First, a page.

When they had all had enough to eat, he said to his disciples, “Gather the pieces that are left over. Let nothing be wasted.” John 6:12 (NIV)
I have been studying the accounts recently about the miracle of the loaves and fishes (see I Am the Good News ). In the above verse in John, after everyone had eaten, Jesus admonished the disciples to “Let nothing be wasted.” This made me pause. I wondered why Jesus would care about food getting wasted when he could just make some more. He just took a couple of loaves and few fish and fed thousands, didn’t he? But then I saw that he wasn’t talking about the physical bread and fish fragments being wasted.
Let nothing be wasted.
Did you ever feel or had others tell you that you were wasting your life being a Christian? Wasting your musical talent on worshiping God, wasting your money or yourself on missions, wasting your time serving and befriending certain people?
The word translated “wasted” in John 12 is apollumi and means to perish, to be lost, ruined, destroyed. Jesus had a lot to say using this word:
And this is the will of him who sent me, that I shall lose (apollumi) none of all that he has given me, but raise them up at the last day. John 6:39 (NIV)
All men will hate you because of me. But not a hair of your head will perish (apollumi). Luke 21:17-18 (NIV)
I give them eternal life, and they shall never perish (apollumi); no one can snatch them out of my hand. John 10:28 (NIV)
Let nothing be wasted.
It is also the same word as Mark 8:35:
If you insist on saving your life, you will lose (apollumi) it. Only those who throw away (apollumi) their lives for my sake and for the sake of the Good News will ever know what it means to really live. (Living Bible)
Throwing your life away sure sounds like wasting it. At least that is the way the world sees it. Even Jesus’ own family thought he was wasting his life. They thought he should be pursuing fame, reputation, power. Instead, he was wandering around with a bunch of losers, touching lepers and sticking up for prostitutes (John 7:4, Mark 3:21).
But Jesus saw it all in the eternal light of the Father’s perfect plan. Whether small or big, everything that was done for him was noted and appreciated – from the widow giving her pitiful coins (Luke 12:41-44), to the nameless children praising him in the temple courts (Matthew 21:15). God even saves our tears in his bottle; records them in his scroll (Psalm 56:8).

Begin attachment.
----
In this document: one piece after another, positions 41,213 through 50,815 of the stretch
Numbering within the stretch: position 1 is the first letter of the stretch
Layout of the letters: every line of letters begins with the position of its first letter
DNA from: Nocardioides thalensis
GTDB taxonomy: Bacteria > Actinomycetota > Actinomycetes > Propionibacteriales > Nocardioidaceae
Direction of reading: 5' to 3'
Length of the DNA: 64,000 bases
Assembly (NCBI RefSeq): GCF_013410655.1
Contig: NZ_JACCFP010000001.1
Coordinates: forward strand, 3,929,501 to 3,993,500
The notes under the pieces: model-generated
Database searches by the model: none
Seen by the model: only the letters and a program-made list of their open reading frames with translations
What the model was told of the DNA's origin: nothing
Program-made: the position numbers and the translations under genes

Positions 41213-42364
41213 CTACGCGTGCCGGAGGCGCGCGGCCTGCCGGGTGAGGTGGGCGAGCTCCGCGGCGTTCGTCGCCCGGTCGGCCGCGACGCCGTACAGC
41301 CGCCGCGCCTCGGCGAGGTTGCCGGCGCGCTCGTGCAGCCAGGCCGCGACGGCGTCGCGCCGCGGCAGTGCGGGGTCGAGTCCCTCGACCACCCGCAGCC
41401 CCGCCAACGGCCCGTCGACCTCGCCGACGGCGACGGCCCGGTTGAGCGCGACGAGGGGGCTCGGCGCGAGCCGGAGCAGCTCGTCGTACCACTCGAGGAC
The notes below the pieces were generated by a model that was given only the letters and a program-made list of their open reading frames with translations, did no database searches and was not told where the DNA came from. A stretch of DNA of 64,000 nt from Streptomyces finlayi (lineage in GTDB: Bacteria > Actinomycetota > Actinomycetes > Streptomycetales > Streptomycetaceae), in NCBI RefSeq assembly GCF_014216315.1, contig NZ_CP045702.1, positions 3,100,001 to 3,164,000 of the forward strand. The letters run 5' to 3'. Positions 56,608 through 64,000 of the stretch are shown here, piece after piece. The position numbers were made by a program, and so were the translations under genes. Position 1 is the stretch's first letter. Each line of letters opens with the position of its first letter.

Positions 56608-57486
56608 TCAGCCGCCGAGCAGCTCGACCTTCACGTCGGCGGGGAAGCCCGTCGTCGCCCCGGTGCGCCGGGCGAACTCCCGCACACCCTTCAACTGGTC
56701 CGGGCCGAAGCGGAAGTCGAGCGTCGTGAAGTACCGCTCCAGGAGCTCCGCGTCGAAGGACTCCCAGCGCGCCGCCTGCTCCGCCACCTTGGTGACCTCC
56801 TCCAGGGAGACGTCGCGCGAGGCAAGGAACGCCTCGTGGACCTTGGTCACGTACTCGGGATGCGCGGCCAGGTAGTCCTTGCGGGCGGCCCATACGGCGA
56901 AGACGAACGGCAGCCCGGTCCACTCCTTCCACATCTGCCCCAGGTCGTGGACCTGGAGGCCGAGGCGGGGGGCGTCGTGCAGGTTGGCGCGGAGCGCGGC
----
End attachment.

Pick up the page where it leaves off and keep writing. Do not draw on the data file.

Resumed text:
From his prison cell Paul described this “throwing away” of his life as being like a drink offering.
But even if I am being poured out as a drink offering upon the sacrifice and service of your faith, I rejoice and share my joy with you all. Philippians 2:17 (NASB)
A drink offering was poured out at the altar or on the ground (1 Chronicles 11:18), completely “wasted.” You couldn’t even pick up the scraps. To the world Paul’s descent to the prison cell was a waste – from a highly respected Pharisee and disciple of the great rabbi Gamaliel, to a criminal waiting for execution in a Roman jail cell. Even Paul seemed tempted to fear it had been a waste as he exhorted the Philippians to hold fast “so that in the day of Christ I will have reason to glory because I did not run in vain nor toil in vain.”
He needn’t have worried. Here we are two thousand years later still being encouraged and fed by his words and sacrifice. The seed that dies produces much fruit. God multiplies every effort. As my smart sister says, “His kingdom is about multiplication and addition, not division and subtraction.” God sees, he knows, he doesn’t forget. Nothing is insignificant. Let nothing be wasted.
As the hands and the body of Christ on the earth let us not be afraid to pour out our lives and substance. Let us not be afraid to “waste” ourselves as broken bread and fish. For nothing we do or give or spend for Him will be wasted.
She broke the jar and poured the perfume on his head. Some of those present were saying indignantly to one another, “Why this waste?” … “I tell you the truth, wherever the gospel is preached throughout the world, what she has done will also be told, in memory of her.” Mark 14: 3-4, 9 (NIV)
“We are here to submit to His will so that He may work through us what He wants. Once we realize this, He will make us broken bread and poured-out wine with which to feed and nourish others.” Oswald Chambers, My Utmost for His Highest.
“Life is not fame. It’s love. Life is not power. It’s generosity. Life is not selfish. It’s giving myself away … Life is having a gift inside of you that you give to the world and use it well for the glory of God.” Gary Wilkerson